The Eurasian Wryneck is a drab black-and-cream bird in the woodpecker family without the woodpecker’s typical coloring, long bill, or pecking habit. She forages on the ground and appropriates abandoned tree cavities. She twists her neck in an uncanny way and for this reason she has traditionally been used in reversing spells, especially spells to win back an errant lover. In one of the Greek epics the unwilling heart of Medea, a witch-protégé of Circe and priestess of Hecate, is won using a Wryneck spell. In another myth the goddess Hera changes the nymph Iynx into a Wryneck in retaliation for messing up Hera’s love life. Iynx’s name is the root of the English word “jinx.”
Although the Wryneck sounds like a woodpecker and is placed in the woodpecker family by modern taxonomists, it is unclear how the ancients linked the two. Pan, son of Dryope, is father of Iynx, so they seem to have some relation.
Mars is not the only Classical deity associated with the woodpecker. There is a hero named Picus, a son of Mars who is changed into a woodpecker by Circe, the witch of the Aegean. When he returns to his manly form he has acquired awesome powers of prophecy due to his ability to understand the speech of woodpeckers. Picus later becomes the father of Faunus, the Roman equivalent of the wilderness god Pan.
Alternately, Picus is the first king of the central Italian Peninsula and the son of Saturn. A female woodpecker lands on his head one day, and the Etruscan augur interprets this as a sign of a disastrous armed conflict for the country. Picus personally wrings the neck of the messenger bird, thereby diverting the misfortune onto himself. This self-sacrificing act is more in line with that of a tribal chieftain than a stereotypical king, indicating that this story goes quite a bit back in time.
Among female woodpeckers, there is a Greek deity named Dryope, whose name according to Robert Graves means “woodpecker.” She seems to be a type of dryad. In one story she is transformed into a Lotus Tree and in another into a Black Poplar. Both times she is trying to escape the dastardly clutches of the god Apollo, which is a theme associated with the usurpation of a goddess cult by the priests of Apollo. Dryope is the mother of the god Pan.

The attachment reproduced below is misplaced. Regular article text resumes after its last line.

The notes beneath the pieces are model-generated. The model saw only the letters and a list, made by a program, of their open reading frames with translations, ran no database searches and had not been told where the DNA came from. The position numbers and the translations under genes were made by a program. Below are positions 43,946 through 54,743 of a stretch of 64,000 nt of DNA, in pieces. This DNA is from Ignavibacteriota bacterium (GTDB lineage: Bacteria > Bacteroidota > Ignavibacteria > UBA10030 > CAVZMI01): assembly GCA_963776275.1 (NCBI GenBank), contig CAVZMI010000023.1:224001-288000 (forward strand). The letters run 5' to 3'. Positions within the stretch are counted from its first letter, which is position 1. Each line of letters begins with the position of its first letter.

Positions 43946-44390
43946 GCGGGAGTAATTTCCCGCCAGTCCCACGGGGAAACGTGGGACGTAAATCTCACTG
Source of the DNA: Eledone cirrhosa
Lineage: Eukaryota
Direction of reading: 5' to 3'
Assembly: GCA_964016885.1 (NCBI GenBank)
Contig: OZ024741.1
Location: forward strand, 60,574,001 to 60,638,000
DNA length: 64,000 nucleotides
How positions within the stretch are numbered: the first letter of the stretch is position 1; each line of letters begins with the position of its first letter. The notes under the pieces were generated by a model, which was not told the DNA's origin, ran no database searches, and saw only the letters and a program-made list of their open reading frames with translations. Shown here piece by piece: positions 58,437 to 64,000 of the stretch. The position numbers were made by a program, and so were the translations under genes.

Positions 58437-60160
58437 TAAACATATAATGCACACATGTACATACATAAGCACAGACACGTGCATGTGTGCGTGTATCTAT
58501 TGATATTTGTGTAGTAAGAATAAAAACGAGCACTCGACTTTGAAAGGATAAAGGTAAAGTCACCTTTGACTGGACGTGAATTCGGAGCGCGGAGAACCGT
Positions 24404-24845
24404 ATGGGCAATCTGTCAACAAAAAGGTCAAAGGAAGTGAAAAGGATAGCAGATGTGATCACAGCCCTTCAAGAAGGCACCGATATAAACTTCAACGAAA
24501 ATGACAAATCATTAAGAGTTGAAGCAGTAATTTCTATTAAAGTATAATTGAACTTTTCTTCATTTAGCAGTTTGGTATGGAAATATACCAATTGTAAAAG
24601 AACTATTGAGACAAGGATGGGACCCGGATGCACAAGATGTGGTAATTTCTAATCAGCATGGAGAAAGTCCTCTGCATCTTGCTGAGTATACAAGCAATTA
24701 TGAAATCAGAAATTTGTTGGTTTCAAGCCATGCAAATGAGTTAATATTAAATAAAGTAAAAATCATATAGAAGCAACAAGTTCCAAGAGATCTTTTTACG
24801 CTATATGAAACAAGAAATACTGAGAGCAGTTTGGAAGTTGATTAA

What can no house ever contain?Answer: The piles upon which it is built.This riddle refers to the alder wood base that ancient houses were built upon, before the concrete cinder blocks or stone-and-mortar that are used today. Alder was the preferred wood because it is resistant to water decay.Alder is considered a core magical tree. It corresponds to the letter Fearn of the Irish Ogham alphabet and to the rune Isa. It is sacred to the Greek goddesses Circe and Calypso.In Finnish the word for alder is derived from a word meaning “blood,” which refers to the red sap the tree oozes when cut. Red pigment from the bark was once used as a dye and a face paint. There is an old superstition against cutting down the alder tree, ostensibly because it “bleeds.” This seems to me a strange rationale, since a pig or any other edible animal also bleeds when killed. However, there are ecological reasons for leaving a stand of alder trees unmolested in certain cases, since the alder is an important pioneer species, fixing nitrogen to the soil in marginal growing areas.In some stories the Black Alder is substituted for the Black Poplar. For example, in the myth of the Greek sun god Phaeton, the god’s sisters turn to poplars at his death in one version and to alders in another. Substitutions such as this can give a clue as to the magical properties of the tree. Both the Black Alder and the Black Poplar grow in wet soil or along riverbanks. They are also pioneer species, meaning they are early volunteers on cleared land or nutrient poor soils. The riverbank association would link the alder with death, while the pioneer aspect evokes the concept of resurrection. (For a discussion of the relationship of rivers with death see Hecate and the Waterway.)The death aspect is unmistakable with the lovely goddess Calypso, who has a thicket of alder, poplar and cypress growing at the entrance to her island cavern. Calypso amuses herself pulling drowning sailors from the sea and taking them to her love cave. In the mythology of Greece, Scandinavia, Britain, and Ireland, islands are otherworld places where the dead are received or where magical events occur. The Greek goddess Circe, who transforms men into animals, has a ring of alder trees surrounding her island.Bran the Blessed, who carries an alder branch, is certainly associated with death and resurrection. The giant king gives his Irish in-laws a magic cauldron as a peace offering, a cauldron which brings to life any dead thing that is put inside it. Bran repents of his gift when he goes to war against the Irish, because they revive their dead warriors with the cauldron. When Bran later dies, he tells his comrades to cut off his head. This in itself is not unusual, as the Celts often brought home the heads of their fallen heroes when for some reason they could not bring the whole body. But the disembodied head of Bran is rather remarkable. For the next 87 years it recites poetry, performs divination, and tells stories from the past, serving as a bridge between the otherworld and the land of the living.The fairies bring another link between the alder and magic by virtue of their own otherworld connection. Green is the color usually worn by fairies, and they are said to dye their clothing from the immature alder catkins, which produce a green pigment. Of course, the red pigment from the bark would link the alder tree to the blood of the womb, often represented by the cauldron, a symbol of death and rebirth.SourcesBasic RunesGraves, Robert. The Greek Myths. London: Penguin, 1960.Graves, Robert. The White Goddess. New York: Farrar, Straus and Giroux, 1948.Hybrid PoplarLefevre, Francois, Agnès Légionnet, Sven de Vries Jozef Turok. Strategies for the conservation of a pioneer tree species, Populus nigra L., in Europe, 1998.Monaghan, Patricia. The Encyclopedia of Celtic Mythology and Folklore. New York: Checkmark Books, 2008.Walker, Barbara. The Woman’s Dictionary of Symbols and Sacred Objects. San Francisco: Harper and Row, 1988.Woodland Trust. Common Alder.